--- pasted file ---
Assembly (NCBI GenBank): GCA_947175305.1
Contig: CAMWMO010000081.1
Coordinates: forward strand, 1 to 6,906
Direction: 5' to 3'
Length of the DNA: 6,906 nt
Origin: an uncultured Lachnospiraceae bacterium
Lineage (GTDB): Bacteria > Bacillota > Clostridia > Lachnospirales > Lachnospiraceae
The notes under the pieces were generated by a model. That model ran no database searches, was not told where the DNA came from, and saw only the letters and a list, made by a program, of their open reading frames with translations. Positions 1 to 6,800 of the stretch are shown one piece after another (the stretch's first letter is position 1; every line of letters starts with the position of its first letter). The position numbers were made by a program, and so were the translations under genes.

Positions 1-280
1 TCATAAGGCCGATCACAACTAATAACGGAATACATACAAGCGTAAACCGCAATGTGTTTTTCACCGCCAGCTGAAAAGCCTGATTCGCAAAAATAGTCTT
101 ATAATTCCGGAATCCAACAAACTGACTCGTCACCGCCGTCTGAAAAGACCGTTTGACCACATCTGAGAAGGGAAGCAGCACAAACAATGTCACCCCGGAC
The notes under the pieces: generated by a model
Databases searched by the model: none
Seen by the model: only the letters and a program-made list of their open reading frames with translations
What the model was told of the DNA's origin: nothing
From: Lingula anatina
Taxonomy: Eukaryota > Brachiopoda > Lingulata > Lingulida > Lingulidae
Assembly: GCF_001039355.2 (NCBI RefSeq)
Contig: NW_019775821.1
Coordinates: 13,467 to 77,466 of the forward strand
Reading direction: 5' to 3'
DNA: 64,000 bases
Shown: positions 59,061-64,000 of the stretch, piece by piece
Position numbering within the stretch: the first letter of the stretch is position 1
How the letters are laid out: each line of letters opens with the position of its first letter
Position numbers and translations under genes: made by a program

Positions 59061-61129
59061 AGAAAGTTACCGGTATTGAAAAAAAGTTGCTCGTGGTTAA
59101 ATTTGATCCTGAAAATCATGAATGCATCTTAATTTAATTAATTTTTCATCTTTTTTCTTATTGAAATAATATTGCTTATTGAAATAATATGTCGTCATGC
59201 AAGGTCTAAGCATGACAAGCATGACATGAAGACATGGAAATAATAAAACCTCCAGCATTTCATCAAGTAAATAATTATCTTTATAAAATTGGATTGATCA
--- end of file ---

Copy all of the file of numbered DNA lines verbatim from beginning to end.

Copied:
Assembly (NCBI GenBank): GCA_947175305.1
Contig: CAMWMO010000081.1
Coordinates: forward strand, 1 to 6,906
Direction: 5' to 3'
Length of the DNA: 6,906 nt
Origin: an uncultured Lachnospiraceae bacterium
Lineage (GTDB): Bacteria > Bacillota > Clostridia > Lachnospirales > Lachnospiraceae
The notes under the pieces were generated by a model. That model ran no database searches, was not told where the DNA came from, and saw only the letters and a list, made by a program, of their open reading frames with translations. Positions 1 to 6,800 of the stretch are shown one piece after another (the stretch's first letter is position 1; every line of letters starts with the position of its first letter). The position numbers were made by a program, and so were the translations under genes.

Positions 1-280
1 TCATAAGGCCGATCACAACTAATAACGGAATACATACAAGCGTAAACCGCAATGTGTTTTTCACCGCCAGCTGAAAAGCCTGATTCGCAAAAATAGTCTT
101 ATAATTCCGGAATCCAACAAACTGACTCGTCACCGCCGTCTGAAAAGACCGTTTGACCACATCTGAGAAGGGAAGCAGCACAAACAATGTCACCCCGGAC
The notes under the pieces: generated by a model
Databases searched by the model: none
Seen by the model: only the letters and a program-made list of their open reading frames with translations
What the model was told of the DNA's origin: nothing
From: Lingula anatina
Taxonomy: Eukaryota > Brachiopoda > Lingulata > Lingulida > Lingulidae
Assembly: GCF_001039355.2 (NCBI RefSeq)
Contig: NW_019775821.1
Coordinates: 13,467 to 77,466 of the forward strand
Reading direction: 5' to 3'
DNA: 64,000 bases
Shown: positions 59,061-64,000 of the stretch, piece by piece
Position numbering within the stretch: the first letter of the stretch is position 1
How the letters are laid out: each line of letters opens with the position of its first letter
Position numbers and translations under genes: made by a program

Positions 59061-61129
59061 AGAAAGTTACCGGTATTGAAAAAAAGTTGCTCGTGGTTAA
59101 ATTTGATCCTGAAAATCATGAATGCATCTTAATTTAATTAATTTTTCATCTTTTTTCTTATTGAAATAATATTGCTTATTGAAATAATATGTCGTCATGC
59201 AAGGTCTAAGCATGACAAGCATGACATGAAGACATGGAAATAATAAAACCTCCAGCATTTCATCAAGTAAATAATTATCTTTATAAAATTGGATTGATCA